Family of deceased raise questions about cause of death in legal action against prison administrators
“There was so much mystery and unanswered questions in a way that violates every policy and procedure the state has,” said Lee Merritt, a civil rights attorney representing the family.
Palmer, a Black man, was arrested in Pennsylvania in 2016 for driving while under the influence (DUI) and causing a single-car crash. Emergency responders at the time said they could smell alcohol on Palmer. His blood alcohol level tested 0.148—whereas Pennsylvania’s legal limit was 0.08.
Palmer returned to Lancaster County in 2018 to clear up the warrant for the DUI, and ended up being detained and sent to York County Prison.
Palmer was in single-cell housing on April 9, where he was reported to have been in an “agitated” state while repeatedly hitting his head on his cell door.
When custody officials noticed Palmer’s behavior, they placed him in restraints and then took him to the prison clinic for evaluation. The coroner’s report said that’s when Palmer was “noted to be unresponsive.”
Staff’s attempts to resuscitate Palmer proved unsuccessful. He was then pronounced dead early the next morning.
Palmer’s official cause of death was “complication following an excited state, associated with methamphetamine toxicity, during physical restraint. ” The manner of death was undetermined, according to the coroner’s report.
His death has prompted a possible grand jury investigation into his death.
“My son was a perfectly healthy young man, and my son is not going to bang his head on a cell. My son was not a troublemaker, not at all, he was a very gentle, kind man,” his mother, Rose Palmer, told the Washington Post.
The county contracted with an independent firm, Forensic Pathology Associates (FPA), to perform an autopsy, York County Coroner Pamela L. Gay told the Post. She said that the result for methamphetamine toxicity meant that the level of methamphetamine in Palmer’s system “was sufficient enough that it could have contributed to the death.” Yet she questions how Palmer could have got the drug while in custody. These findings prompted the family to pursue civil and criminal charges against York County Prison.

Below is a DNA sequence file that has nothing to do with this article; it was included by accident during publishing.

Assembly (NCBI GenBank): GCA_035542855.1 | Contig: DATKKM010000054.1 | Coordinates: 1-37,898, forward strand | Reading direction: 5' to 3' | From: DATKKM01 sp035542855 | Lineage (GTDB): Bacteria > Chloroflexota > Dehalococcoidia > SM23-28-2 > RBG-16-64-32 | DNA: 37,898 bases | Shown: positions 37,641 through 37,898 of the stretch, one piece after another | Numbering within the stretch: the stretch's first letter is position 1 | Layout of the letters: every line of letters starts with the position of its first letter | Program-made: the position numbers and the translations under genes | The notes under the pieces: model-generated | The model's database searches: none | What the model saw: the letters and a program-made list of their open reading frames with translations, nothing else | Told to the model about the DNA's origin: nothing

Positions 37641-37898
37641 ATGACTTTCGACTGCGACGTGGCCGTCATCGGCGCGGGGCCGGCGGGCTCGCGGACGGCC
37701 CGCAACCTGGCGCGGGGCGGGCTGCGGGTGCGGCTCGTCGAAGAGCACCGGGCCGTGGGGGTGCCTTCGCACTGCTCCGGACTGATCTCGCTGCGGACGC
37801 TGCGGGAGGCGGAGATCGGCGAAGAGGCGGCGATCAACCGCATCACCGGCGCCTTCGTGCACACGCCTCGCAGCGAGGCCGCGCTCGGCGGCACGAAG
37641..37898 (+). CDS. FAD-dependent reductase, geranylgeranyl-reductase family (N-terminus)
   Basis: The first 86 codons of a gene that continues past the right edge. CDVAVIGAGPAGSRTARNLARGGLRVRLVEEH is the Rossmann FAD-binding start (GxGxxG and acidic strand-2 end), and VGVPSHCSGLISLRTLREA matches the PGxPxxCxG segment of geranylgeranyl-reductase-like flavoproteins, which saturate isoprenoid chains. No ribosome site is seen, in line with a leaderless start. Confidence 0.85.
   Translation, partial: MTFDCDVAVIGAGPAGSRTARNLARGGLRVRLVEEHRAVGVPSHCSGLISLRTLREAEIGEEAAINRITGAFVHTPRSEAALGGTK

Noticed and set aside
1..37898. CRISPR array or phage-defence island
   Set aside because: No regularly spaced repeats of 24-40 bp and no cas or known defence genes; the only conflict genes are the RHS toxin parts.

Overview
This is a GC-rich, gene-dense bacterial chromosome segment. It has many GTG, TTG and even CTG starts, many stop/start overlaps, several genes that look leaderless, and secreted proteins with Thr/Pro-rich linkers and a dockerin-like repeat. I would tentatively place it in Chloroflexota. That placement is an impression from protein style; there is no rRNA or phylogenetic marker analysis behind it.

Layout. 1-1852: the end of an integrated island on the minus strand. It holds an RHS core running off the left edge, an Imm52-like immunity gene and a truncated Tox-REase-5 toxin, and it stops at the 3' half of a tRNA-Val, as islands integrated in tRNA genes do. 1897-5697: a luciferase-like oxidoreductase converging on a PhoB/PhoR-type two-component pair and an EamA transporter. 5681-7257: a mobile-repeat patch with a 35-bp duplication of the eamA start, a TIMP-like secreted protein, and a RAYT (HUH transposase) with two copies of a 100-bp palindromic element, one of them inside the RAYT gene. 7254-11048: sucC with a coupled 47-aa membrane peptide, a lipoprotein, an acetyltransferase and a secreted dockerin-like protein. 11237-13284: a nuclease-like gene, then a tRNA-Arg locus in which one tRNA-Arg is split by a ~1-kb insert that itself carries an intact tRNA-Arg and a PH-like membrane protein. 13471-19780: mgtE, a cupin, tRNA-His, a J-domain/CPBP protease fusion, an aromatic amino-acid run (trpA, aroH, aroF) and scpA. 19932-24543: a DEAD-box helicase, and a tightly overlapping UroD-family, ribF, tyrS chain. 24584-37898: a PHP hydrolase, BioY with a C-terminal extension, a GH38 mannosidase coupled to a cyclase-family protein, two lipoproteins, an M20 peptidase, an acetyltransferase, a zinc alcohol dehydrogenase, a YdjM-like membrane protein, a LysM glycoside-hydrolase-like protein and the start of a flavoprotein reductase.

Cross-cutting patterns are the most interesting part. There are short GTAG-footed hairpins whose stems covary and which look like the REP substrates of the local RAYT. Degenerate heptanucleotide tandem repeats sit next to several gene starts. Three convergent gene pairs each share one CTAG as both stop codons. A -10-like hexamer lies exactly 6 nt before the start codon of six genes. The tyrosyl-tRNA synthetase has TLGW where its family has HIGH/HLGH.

They continued to have questions regarding his death a year later.
“My brother was a good man, he comes from a good family, if he did something wrong with regards to the DUI then clearly he should be held accountable for that. But that should not be a death sentence,” said Dwayne Palmer, regarding his brother’s death.
When the Palmer family did get Everett’s body, it was missing his brain, heart, and throat. At that point, they hired an independent pathologist to determine what had happened; the independent pathologist, after investigating, said Palmer’s death should be considered a homicide. At first, the coroner’s office denied removing Palmer’s organs; it took several months before they admitted that they had removed the organs and that FPA had them. Gay, the county coroner, said that “it was not uncommon for those organs to be removed and kept by a lab.”
“We’re gonna get answers to what led to his death, and we do that with everybody. We’re going to do this the right way,” Gay said.
In recent years, police and law enforcement have been scrutinized for their handling of African Americans during police stops, arrests, or while in jail.
Sandra Bland was another such suspicious death. She died in a Texas jail cell in 2015. Her death was classified as a suicide. A traffic stop led to her incarceration. She was videotaped being confrontational toward officers. An officer was recorded during the incident threatening Bland with a Taser. The video recorded him saying he would “light you up.” Within three days of her arrest she was dead. The emergence of this video prompted nation-wide outrage while her family sought answers.